An Ordinary Life Enslaved by a Card: Coercively Linking Aadhaar with Hunger Is No Solution
16 Pages Posted: 30 Oct 2017
Date Written: October 28, 2017
In August 2017, in KS Puttuswamy v. Union of India, commonly known as Privacy judgment, the nine judges bench of the Supreme Court unanimously in its landmark verdict established the fundamental right to privacy and transformed the civil rights jurisprudence. The decision strengthened the claims of citizens to the individual right to privacy, personal autonomy and the bodily integrity. Even earlier, the right to life with dignity as guaranteed under the Article 21 of the Constitution has been interpreted in its wide scope by the Courts in innumerable matters. In PUCL v. Union of India, popularly known as the Right to Food Case, the Supreme Court in a series of orders defined and shaped the of citizens’ rights against hunger, starvation deaths and malnutrition. Despite of these affirmative judicial interventions, on 28 September, 2017, in the Simgeda district of Jharkhand, a 11-year-old girl Santoshi died after starving for eight days. The ration card of her family was not linked to the Aadhaar and therefore the family could not receive subsidized food grains for months from the local ration shop. This case is not an aberration. In Jharkhand itself, 11 lakhs ration cards have been cancelled because the card holders have not submitted their Aadhaar numbers. Many other such cases have been reported from other areas too which confirmed that poor are excluded in the process of digitization of the citizen’s identity. A fact-finding report by PUCL confirmed that in Gokarana Town of Karnataka three Dalit brothers died due to starvation because the ration was denied to the family as they could not submit their Aadhaar card. The biometric mechanism has deprived and excluded most poor and vulnerable out of poor population of their grain entitlement forcing many to die due to chronic hunger and starvation. In fact, India has been ranked at 100th position out of 119 countries in the Global Hunger Index in the year 2017 in a report released by the IFPRI. In 2014, the country was ranked at 55th position by the same Index. Many sets of petitions and PILs have been filed before the Supreme Court urging it to intervene and stop mandatory imposition of Aadhaar. This essay looks into this conflict between the right to food of the common citizens and coercion by the state to link it with the Aadhaar card. Can hunger be linked forcefully with a citizen’s identity leading to extreme consequence of death due to starvation? Can an ordinary life be captivated in a piece of paper? Can democracy be allowed to wither and die every day when poor are coerced and are forced to die because they could not link their identity with biometrics? Can the state blame and punish the poor and vulnerable for not following the bureaucratic orders by depriving them of their legal entitlements? The essay suggests that contrary to what is portrayed by the state or even the international organizations such as World Bank, the digitization of the identity is in no way benefiting the citizens or eliminating corruption. Rather this coercive seeding of Aadhaar with the ration card and other welfare schemes is an anti-people measure which is excluding the poor and vulnerable and deny them of their basic legal rights. Instead of eliminating hunger or eradicating corruption, such forced undemocratic practices by the anarchical totalitarian state are taking away people’s basic right to life with dignity. The imposition of such extreme unconstitutional measure is empowering the authoritative state against the vulnerability of powerless citizens.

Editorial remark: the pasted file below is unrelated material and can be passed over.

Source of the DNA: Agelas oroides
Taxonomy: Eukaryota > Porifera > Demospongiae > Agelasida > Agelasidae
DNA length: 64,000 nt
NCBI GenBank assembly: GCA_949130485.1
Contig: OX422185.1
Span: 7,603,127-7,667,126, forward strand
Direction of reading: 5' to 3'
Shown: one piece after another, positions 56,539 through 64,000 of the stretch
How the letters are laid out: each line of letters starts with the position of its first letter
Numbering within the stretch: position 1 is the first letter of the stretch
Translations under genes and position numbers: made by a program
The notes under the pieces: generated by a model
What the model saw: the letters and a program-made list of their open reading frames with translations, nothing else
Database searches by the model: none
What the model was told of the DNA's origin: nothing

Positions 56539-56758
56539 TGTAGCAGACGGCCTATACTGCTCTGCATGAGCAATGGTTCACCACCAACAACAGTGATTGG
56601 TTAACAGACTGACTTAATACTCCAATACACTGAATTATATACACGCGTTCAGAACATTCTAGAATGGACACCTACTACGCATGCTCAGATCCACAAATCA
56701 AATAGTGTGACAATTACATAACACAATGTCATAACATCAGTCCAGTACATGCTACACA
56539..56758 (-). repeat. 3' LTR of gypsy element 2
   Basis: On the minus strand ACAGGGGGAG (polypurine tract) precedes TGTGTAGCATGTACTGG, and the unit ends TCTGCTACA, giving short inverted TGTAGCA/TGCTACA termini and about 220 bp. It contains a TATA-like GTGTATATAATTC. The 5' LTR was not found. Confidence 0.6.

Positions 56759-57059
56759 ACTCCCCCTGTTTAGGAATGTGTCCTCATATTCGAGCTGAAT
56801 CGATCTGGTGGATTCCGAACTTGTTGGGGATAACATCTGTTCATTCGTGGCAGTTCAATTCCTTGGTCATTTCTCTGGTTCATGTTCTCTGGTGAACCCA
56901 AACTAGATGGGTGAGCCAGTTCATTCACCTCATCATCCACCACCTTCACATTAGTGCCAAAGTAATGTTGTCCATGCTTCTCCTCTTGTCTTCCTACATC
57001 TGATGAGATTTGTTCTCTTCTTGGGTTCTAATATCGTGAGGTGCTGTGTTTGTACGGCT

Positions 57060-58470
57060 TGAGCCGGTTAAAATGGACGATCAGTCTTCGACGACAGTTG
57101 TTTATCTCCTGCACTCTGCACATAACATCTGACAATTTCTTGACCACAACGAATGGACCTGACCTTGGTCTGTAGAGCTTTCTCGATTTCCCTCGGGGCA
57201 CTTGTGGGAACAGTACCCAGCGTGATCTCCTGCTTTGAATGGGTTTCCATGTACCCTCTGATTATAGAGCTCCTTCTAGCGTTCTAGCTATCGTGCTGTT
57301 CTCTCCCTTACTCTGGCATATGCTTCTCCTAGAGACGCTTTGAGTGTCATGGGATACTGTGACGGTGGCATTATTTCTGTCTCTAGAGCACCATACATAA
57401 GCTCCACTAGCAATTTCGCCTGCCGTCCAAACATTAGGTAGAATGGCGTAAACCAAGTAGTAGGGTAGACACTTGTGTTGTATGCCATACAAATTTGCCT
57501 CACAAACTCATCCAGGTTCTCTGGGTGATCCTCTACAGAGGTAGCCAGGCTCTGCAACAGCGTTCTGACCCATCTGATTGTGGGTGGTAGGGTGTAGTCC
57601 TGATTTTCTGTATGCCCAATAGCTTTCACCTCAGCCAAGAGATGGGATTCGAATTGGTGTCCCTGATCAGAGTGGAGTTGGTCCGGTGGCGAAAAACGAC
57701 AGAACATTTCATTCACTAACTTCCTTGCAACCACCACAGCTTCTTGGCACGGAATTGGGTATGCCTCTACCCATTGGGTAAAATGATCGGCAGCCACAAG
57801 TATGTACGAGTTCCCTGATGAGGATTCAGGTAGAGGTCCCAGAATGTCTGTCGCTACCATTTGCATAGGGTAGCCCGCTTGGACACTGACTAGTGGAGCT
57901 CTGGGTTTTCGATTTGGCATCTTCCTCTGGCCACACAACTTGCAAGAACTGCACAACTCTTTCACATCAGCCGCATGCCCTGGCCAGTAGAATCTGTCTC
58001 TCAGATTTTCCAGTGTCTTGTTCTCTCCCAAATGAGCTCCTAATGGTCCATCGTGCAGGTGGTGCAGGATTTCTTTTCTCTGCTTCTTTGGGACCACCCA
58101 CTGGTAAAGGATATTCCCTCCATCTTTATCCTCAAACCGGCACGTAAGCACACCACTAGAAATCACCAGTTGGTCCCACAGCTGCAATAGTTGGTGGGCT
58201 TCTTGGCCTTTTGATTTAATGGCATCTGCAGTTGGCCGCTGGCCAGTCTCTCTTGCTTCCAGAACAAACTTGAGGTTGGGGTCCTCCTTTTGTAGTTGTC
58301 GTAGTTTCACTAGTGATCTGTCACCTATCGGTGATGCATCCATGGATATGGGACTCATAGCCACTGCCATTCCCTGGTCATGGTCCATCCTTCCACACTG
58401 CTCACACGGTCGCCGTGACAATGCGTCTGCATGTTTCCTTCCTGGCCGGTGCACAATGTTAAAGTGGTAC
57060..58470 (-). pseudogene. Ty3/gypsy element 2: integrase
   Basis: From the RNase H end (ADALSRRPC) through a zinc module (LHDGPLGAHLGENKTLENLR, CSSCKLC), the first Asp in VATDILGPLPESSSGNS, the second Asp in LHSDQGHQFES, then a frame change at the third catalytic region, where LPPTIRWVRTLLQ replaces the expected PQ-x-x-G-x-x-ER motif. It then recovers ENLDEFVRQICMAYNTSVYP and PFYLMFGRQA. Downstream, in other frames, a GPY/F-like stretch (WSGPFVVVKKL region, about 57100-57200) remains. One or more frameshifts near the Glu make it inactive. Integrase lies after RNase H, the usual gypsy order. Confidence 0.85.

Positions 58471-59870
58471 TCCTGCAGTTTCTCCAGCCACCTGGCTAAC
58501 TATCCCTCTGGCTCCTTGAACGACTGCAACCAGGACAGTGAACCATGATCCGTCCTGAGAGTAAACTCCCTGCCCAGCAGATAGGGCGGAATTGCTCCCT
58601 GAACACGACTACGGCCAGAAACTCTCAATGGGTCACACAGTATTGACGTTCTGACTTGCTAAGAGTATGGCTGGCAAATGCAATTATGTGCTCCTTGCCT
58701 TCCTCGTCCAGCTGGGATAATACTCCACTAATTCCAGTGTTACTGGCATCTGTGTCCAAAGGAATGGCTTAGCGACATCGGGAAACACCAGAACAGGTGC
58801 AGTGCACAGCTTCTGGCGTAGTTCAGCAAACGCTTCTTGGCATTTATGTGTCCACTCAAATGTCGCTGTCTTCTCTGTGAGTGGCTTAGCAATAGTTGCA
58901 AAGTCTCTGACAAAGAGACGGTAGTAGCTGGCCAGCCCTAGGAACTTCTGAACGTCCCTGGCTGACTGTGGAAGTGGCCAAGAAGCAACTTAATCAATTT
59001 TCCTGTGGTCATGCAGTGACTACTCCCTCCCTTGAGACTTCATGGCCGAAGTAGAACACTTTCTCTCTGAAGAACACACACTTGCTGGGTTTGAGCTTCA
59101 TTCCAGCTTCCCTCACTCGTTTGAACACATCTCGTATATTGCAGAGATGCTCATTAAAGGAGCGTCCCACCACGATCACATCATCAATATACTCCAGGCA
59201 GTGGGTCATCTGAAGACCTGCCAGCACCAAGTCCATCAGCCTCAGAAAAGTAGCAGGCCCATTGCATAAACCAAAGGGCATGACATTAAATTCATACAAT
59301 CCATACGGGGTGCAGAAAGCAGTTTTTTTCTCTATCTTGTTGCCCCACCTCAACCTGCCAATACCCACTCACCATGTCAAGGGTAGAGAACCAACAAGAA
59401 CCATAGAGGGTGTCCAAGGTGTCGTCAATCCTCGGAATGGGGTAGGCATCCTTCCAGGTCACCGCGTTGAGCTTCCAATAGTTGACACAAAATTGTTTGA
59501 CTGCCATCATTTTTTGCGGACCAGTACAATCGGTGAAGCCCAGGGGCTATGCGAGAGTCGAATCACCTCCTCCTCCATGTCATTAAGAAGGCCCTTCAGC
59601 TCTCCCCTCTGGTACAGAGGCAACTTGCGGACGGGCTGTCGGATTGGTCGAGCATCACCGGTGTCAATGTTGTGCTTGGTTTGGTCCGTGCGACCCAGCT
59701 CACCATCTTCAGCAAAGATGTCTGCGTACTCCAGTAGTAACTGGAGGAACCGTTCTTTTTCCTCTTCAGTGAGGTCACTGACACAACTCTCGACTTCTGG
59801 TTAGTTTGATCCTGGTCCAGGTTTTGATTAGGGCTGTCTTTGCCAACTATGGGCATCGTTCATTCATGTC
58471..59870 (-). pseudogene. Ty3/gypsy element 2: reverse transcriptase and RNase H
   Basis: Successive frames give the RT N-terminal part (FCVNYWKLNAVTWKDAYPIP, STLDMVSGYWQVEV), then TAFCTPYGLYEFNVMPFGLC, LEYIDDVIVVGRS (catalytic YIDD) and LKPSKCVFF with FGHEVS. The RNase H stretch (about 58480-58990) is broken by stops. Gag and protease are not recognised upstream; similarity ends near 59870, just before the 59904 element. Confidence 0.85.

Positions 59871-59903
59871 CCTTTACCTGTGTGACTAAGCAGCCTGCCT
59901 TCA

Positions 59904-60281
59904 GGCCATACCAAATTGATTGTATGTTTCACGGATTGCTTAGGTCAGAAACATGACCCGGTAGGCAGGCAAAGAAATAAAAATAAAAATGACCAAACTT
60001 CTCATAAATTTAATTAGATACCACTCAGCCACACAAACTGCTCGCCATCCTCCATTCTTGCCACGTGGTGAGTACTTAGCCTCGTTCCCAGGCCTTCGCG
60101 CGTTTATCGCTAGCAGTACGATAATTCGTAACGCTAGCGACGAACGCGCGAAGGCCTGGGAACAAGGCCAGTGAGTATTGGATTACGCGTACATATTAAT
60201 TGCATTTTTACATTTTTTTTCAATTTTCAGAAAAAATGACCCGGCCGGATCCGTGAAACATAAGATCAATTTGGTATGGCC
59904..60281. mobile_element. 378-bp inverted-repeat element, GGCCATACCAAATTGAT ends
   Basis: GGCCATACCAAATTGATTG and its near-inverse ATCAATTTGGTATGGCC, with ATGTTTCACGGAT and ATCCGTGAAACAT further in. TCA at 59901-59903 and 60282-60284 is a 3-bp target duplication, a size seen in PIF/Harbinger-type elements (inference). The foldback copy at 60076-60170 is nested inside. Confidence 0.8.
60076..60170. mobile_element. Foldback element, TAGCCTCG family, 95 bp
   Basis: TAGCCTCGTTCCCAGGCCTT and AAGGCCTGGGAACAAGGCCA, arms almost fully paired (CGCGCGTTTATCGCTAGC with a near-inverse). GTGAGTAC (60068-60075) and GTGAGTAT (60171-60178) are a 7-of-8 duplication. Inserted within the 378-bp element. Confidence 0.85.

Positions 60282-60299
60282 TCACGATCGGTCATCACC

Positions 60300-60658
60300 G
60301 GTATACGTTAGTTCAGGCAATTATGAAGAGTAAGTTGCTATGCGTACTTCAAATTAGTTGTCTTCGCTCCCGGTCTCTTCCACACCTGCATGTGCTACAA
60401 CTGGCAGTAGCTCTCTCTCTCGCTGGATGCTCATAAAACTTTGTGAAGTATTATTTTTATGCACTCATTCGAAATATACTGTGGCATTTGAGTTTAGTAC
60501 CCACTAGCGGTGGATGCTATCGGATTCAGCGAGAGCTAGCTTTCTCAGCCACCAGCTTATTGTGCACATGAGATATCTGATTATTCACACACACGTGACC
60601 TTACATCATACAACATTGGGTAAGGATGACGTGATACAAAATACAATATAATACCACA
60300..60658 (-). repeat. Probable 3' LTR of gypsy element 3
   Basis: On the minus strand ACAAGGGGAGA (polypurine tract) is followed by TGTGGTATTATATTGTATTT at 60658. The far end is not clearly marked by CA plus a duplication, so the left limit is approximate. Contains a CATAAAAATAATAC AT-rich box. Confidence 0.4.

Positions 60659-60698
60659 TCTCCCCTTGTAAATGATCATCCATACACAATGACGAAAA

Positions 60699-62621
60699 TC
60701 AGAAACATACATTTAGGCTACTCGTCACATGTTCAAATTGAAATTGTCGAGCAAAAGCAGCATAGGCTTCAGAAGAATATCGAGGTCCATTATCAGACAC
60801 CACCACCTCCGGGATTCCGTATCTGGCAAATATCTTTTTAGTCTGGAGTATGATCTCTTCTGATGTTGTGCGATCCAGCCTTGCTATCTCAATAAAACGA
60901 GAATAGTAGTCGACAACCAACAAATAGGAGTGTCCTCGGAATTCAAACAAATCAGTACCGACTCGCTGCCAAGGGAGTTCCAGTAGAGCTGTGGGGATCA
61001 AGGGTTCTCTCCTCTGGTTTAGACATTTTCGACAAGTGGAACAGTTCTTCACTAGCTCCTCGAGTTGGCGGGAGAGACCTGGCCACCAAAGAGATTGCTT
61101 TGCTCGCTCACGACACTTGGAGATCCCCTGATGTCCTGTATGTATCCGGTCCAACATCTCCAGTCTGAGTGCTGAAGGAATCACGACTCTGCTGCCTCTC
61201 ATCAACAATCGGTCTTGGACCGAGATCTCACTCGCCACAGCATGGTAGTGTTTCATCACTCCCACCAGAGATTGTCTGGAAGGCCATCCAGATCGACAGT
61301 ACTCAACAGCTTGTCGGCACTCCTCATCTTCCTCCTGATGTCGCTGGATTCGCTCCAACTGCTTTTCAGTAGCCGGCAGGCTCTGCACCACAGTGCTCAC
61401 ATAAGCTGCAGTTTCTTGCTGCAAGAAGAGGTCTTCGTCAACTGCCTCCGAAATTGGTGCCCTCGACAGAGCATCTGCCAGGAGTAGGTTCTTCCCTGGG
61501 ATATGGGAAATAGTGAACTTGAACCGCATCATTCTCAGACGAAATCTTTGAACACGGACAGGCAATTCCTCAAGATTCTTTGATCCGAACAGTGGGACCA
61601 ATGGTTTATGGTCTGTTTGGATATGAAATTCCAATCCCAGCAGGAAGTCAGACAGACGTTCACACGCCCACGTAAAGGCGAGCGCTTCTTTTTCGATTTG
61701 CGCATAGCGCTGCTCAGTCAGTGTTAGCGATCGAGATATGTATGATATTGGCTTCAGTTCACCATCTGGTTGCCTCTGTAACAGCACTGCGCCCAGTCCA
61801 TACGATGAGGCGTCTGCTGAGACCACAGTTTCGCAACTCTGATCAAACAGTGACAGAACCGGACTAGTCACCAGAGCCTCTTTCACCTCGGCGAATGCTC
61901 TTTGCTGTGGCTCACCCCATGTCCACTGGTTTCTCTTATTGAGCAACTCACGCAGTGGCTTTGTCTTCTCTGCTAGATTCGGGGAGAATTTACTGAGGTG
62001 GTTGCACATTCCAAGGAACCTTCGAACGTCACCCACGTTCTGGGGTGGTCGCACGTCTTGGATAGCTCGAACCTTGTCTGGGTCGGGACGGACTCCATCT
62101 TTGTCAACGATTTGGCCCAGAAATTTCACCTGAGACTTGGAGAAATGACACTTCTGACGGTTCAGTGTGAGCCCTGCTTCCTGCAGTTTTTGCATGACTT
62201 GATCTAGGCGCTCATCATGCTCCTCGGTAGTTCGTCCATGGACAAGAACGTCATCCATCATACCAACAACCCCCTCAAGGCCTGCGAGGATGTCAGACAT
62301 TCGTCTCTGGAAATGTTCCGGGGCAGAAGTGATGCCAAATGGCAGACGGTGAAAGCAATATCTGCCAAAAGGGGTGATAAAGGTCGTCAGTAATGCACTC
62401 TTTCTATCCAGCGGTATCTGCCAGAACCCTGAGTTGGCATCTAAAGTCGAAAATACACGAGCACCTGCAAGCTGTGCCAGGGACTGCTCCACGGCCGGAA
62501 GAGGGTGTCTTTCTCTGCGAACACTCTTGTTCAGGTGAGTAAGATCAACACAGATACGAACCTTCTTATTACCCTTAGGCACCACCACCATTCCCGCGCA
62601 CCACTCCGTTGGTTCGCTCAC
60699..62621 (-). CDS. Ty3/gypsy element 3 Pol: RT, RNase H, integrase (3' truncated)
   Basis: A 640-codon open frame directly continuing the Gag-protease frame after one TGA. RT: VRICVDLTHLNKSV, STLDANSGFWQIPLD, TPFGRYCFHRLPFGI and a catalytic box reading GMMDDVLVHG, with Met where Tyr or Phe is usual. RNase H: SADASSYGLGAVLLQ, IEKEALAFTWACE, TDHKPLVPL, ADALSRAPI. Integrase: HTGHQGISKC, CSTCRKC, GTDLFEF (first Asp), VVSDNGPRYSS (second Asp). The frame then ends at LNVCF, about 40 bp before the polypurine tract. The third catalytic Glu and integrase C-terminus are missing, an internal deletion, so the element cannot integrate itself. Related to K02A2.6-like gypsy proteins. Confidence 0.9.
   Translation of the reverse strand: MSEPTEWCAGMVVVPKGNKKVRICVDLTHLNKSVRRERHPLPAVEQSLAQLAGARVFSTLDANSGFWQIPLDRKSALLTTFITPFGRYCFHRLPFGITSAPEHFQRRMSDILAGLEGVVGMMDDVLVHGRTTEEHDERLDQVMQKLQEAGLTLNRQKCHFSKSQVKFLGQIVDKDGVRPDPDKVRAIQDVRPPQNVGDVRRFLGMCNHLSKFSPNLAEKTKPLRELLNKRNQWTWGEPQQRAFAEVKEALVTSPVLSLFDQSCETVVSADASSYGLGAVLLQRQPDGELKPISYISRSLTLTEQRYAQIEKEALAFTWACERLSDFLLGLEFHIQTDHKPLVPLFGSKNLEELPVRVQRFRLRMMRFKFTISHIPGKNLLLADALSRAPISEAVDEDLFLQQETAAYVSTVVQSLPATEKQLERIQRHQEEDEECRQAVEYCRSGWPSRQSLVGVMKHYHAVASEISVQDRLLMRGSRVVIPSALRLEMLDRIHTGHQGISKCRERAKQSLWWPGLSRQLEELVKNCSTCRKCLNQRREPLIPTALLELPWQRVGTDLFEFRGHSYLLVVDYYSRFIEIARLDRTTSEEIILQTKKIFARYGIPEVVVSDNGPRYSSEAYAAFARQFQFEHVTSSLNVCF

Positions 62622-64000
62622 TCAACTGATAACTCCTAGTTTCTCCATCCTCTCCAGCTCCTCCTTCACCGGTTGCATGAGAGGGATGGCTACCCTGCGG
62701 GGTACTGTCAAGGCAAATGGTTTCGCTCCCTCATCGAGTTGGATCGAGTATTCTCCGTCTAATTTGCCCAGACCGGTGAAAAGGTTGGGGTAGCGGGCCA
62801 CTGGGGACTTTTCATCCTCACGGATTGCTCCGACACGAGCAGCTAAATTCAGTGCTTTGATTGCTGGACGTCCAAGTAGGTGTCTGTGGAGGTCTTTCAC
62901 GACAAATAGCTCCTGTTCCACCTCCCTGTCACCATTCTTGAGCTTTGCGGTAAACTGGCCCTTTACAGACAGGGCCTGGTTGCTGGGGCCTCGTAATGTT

Keywords: right to food, India, Aadhaar, starvation, death, hunger, democracy
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